Testing, Testing, Testing!
I have always stated that just as in Real Estate—Location, Location, Location—marketing is all about Testing, Testing, and more Testing.
It is amazing to me that very few companies ever test any aspect of their marketing by comparing it consistently to something else. And fewer have a “control” to test against. They bet their destiny on conjecture and subjective decisions. I often times hear, “I fell in love with my Ad.” You should never fall in love with any marketing piece. Either it produces business or it doesn’t.
This is sad for a number of reasons.
First because we don’t have the right or the power to predetermine what the marketplace wants and what is the best price, package or approach to use.
The answer is that we have the obligation and the power to put every important marketing question to a vote by the only individuals whose ballot counts the most—your customers and prospects.
But how do you put a marketing question to a vote? You do it by testing one sales thrust against another, one price against another, one headline against another, one ad concept against another, and so on and so on. I could go on and on—but you get the idea.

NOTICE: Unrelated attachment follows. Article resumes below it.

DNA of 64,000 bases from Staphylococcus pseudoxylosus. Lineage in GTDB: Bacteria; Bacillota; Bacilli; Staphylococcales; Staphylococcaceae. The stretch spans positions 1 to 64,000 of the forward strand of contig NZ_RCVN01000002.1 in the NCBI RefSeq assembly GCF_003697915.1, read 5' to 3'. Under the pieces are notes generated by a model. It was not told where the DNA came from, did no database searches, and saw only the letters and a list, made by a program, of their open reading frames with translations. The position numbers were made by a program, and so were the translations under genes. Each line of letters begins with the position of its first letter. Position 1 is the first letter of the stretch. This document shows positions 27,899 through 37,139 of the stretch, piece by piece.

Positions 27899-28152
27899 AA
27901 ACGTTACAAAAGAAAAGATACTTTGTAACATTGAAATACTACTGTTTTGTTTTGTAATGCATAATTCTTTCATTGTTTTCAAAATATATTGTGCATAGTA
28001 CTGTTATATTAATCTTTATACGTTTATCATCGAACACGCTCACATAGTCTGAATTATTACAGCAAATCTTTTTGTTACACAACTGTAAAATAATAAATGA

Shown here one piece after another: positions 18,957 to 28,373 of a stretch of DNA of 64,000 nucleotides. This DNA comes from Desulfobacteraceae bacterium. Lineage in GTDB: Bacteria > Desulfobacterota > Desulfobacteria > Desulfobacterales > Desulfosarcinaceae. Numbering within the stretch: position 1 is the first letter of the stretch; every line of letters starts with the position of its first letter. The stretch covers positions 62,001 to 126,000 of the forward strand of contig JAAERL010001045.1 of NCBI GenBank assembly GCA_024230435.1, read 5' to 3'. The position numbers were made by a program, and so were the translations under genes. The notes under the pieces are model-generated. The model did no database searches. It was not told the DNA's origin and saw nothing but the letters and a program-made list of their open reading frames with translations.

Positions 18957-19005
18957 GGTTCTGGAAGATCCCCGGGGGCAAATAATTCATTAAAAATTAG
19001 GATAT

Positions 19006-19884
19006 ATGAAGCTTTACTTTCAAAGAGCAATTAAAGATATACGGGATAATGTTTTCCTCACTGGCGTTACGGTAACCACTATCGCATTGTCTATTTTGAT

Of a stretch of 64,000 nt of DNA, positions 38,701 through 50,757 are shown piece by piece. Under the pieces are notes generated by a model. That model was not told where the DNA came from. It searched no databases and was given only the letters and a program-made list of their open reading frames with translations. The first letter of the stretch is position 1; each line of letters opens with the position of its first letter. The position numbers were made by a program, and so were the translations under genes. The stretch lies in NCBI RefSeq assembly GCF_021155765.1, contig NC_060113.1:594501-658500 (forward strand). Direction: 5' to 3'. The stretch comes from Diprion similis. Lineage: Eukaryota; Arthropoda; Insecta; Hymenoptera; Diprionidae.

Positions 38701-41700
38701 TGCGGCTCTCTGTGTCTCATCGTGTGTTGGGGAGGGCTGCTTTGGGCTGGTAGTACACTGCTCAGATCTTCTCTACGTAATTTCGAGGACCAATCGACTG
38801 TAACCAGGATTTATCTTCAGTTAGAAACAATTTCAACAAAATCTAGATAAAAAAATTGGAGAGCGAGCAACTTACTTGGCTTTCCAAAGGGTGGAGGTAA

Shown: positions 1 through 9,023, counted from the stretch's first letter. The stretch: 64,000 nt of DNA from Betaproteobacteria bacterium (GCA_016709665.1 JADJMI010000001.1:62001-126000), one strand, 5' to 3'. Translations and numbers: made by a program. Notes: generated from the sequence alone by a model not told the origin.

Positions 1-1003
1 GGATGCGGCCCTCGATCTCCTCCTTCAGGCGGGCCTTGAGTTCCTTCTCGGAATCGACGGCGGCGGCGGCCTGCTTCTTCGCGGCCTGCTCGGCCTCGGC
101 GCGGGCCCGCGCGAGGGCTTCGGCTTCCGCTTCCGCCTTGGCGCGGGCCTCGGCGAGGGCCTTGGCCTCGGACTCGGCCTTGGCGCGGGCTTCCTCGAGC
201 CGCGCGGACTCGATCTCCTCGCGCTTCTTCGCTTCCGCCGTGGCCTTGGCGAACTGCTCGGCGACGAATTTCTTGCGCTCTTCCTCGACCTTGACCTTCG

The point is that when you test one approach against another and carefully analyze and tabulate the results, you will be amazed that one approach always out-pulls all the others by a tremendous margin. What is even more amazing is that you will see how many more sales, or how much larger the average orders are from the same effort.
The objective and purpose of testing is to demand maximum performance from every marketing effort.
You can achieve immediate increases in sales and profits merely by testing.
For example: Have your sales people try different pitches, different hot-button focuses, different pricing offers, different bumps or upgrades, different follow-up offers, etc. etc.
Then each day you should review the specific performance of each tested approach. Then you must analyze the data.
If you find that a specific new twist on your basic sales approach out-closes the old approach by a large margin, doesn’t it make sense for everyone in your sales group to start using this new approach?
Now you don’t want to stop here. Once you identify the most successful combination, your work really has just begun. Now you should find out how you can outperform that “control.”
Keep experimenting to come up with even better approaches, offers, or sales pitches which have consistently proven, through testing, to be the best performer.
Until you create and establish your control concepts, techniques and approaches, you can’t possibly maximize your marketing.
And once you find control concepts or approaches, keep testing to see if you can improve on their performance, thereby replacing one control with a better one.